My answer would be “kinda”. I’ve been reading Digital Citizenship in Schools for my class and it has opened my eyes to all of the digital citizenship “laws” I have broke/forgotten over the last few years.
I remember in 8th grade Mrs. Smith talking about email and what a wonderful communication tool it was and would become. Fast forward 20 years and now there are so many other tools we use that fall under the heading of digital communication that we forget how you should use these tools. One of the nine elements of Digital Citizenship is Digital Etiquette–“the standards of conduct expected by other digital technology users” (from Digital Citizenship in Schools). I am guilty of not using digital etiquette and I have witnessed others forgetting their digital etiquette skills too. I have answered a phone call while at my Thursday Night Knitting Group. I have been known to continue to talk when it is my turn to pay in the grocery line. What would Emily Post say?!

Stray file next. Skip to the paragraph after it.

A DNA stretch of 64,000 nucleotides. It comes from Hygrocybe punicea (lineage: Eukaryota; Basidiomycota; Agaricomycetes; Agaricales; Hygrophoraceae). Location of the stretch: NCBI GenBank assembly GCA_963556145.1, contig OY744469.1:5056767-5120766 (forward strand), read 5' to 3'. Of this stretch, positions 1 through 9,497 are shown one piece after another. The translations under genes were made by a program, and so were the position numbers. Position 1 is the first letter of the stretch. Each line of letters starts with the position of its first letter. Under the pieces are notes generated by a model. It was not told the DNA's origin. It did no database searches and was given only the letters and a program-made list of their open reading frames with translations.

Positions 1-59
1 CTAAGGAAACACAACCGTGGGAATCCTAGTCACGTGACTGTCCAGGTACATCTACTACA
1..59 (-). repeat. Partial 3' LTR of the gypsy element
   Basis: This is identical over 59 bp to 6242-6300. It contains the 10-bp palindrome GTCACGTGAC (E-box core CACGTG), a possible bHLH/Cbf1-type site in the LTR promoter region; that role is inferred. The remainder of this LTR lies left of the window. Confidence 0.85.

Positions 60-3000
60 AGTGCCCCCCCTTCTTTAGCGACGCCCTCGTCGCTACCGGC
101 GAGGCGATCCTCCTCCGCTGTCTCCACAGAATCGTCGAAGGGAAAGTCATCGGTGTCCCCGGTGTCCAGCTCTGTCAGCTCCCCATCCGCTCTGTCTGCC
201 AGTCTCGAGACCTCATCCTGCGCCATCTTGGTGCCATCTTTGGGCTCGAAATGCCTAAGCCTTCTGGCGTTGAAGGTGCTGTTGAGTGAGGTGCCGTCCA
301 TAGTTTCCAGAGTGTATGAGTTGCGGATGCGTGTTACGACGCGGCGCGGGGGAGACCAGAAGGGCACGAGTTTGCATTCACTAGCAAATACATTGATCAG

I do feel that people are improving their digital etiquette but it still remains a problem. People holding up lines in stores because they are on the phone, talking loudly on the phone when they are with a group and the phone conversation does not involve the group, checking for messages during dinner, and texting during movies are all examples of inappropriate digital etiquette. One example of inappropriate digital etiquette is checking or texting a message while someone is talking. Where is your attention? It’s not on the person talking.
Do we need digital etiquette police or can we police ourselves?